Styrene could be cancerous to humans, study finds
By Ahmed ElAmin
01/09/2006 - Styrene could potentially cause cancer in humans who breath in the substance, a German government agency says.
The Federal Institute for Risk Assessment says more studies are needed on styrene , a substance commonly used to produce food packaging and other materials.
The findings could have implications for plant workers who are involved in making packaging and other products that use styrene. Styrene is a liquid which is mainly used in the production of plastics. The Germany government\'s Federal Institute for Risk Assessment (BfR) yesterday said its research into the risks posed by the substance indicate that a human enzyme found in the lung could convert styrene to styrene oxide, which is known to be tumorigenic, or a cancer causing agent.
"Studies on styrene by the manufacturing industry had indicated that this enzyme is not present in the human lung," the BfR stated. "The results of a research project conducted by BfR and the Emil von Behring Clinic in Heckeshorn in a large number of human lung samples now indicate the contrary: both enzymes can be detected in the human lung."
The BfR notes that the question whether the enzymes occur at a level which is sufficient for the formation of tumours cannot be definitively answered on the basis of the available data, indicating that more research needs to be done to come to a conclusion.
"The new findings could be relevant particularly for people involved in production processes in which styrene is used as the basic chemical," the BfR stated.
Paul-Michael Bever, a spokesperson for PlasticsEurope, said industry was "surprised" by the BfR statement as an ongoing EU-level risk assessment of the chemical had found any cancer-causing effects in animal studies "not relevant to humans at relevant levels of exposure". Bever, who is the industry association\'s expert spokesperson on styrene, told FoodProductionDaily.com that PlasticsEurope would be issuing a statement on the BfR research later today.
The European Chemicals Bureau, an EU agency, is currently completing a risk assessment of styrene, which Bever said the industry supports.So far the working group overseeing the risk assessment has maintained that so far styrene should not be reclassified as a potential cancer-causing agent.The group did conclude that styrene can cause respiratory tract irritation, and has proposed an amendment to reflect the finding.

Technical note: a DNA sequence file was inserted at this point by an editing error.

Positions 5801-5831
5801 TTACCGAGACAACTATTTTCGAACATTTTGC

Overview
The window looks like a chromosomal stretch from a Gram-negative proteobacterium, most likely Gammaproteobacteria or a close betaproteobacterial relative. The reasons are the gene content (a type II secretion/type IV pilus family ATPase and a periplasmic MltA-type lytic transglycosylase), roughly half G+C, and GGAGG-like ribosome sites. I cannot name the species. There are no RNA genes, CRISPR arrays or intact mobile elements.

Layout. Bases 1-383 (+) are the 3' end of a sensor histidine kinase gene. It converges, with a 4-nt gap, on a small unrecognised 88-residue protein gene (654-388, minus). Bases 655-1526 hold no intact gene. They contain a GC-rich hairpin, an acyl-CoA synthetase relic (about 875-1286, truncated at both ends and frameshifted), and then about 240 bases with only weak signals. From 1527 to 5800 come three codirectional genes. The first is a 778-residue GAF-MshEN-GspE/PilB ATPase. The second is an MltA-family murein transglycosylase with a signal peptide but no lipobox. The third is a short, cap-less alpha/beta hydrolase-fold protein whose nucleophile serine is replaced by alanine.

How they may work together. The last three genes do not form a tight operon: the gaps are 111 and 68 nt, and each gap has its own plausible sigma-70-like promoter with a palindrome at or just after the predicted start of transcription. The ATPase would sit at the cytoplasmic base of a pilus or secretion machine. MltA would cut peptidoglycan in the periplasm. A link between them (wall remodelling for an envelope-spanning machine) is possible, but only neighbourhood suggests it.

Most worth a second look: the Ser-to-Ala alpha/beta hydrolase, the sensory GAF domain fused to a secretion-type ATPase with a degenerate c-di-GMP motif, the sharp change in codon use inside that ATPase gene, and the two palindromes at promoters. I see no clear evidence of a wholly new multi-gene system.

The BfR study notes that previous research into styrene has found that after inhalation of styrene, tumours form in the lungs of mice. The substance styrene oxid is formed in the cells of the lung tissue under the influence of specific enzymes. Up to now, these enzymes have not been detected in rats, nor has styrene oxide or the tumours described in mice, the BfR stated.
"So far it has been assumed that the enzymes required for the conversion of styrene to styrene oxide are not present in humans either or are not present in sufficient amounts to permit the formation of tumours," the BfR stated in a press release. "Results from experimental research at the Federal Institute for Risk Assessment (BfR) seem to indicate that this assumption may be wrong."
BfR claims its scientists have succeeded in detecting the enzymes involved in styrene conversion in human lung tissue, which have an effect comparable to that of the mouse.
"The tumorigenic styrene oxide could, therefore, also be formed in the human lung," the agency stated.
Styrene is classified as an “existing substances”, in wide use throughout the EU prior to the entry into force of the Chemicals Act. Because of a built in exemption, industry was not required to include the necessary toxicological tests in registering the chemical for use under the act. Such existing substances, including styrene, are currently being reviewed for safety at the European level. Whether or not a substance constitutes a risk to health depends on the degree of contact with that substance in addition to its harmfulness.
The chemical itself may not necessarily be toxic, the BfR noted. Its metabolites - substances formed during the conversion of the chemical in the body - may also trigger toxic effects, the agency suggests. The BfR said its research was into the findings about why styrene leads to lung tumours in mice but not in rats and which of the effects should be taken as the basis for the assessment of the risk to consumers.
One major contributory factor to tumorigenic action in mice is the conversion of styrene to the toxicologically active degradation product styrene oxid in the lung. This is done with the help of two enzymes.
"The occurrence of the two enzymes responsible for the conversion of styrene to styrene oxid is an indication that a tumorigenic effect is also possible in humans," the BfR stated.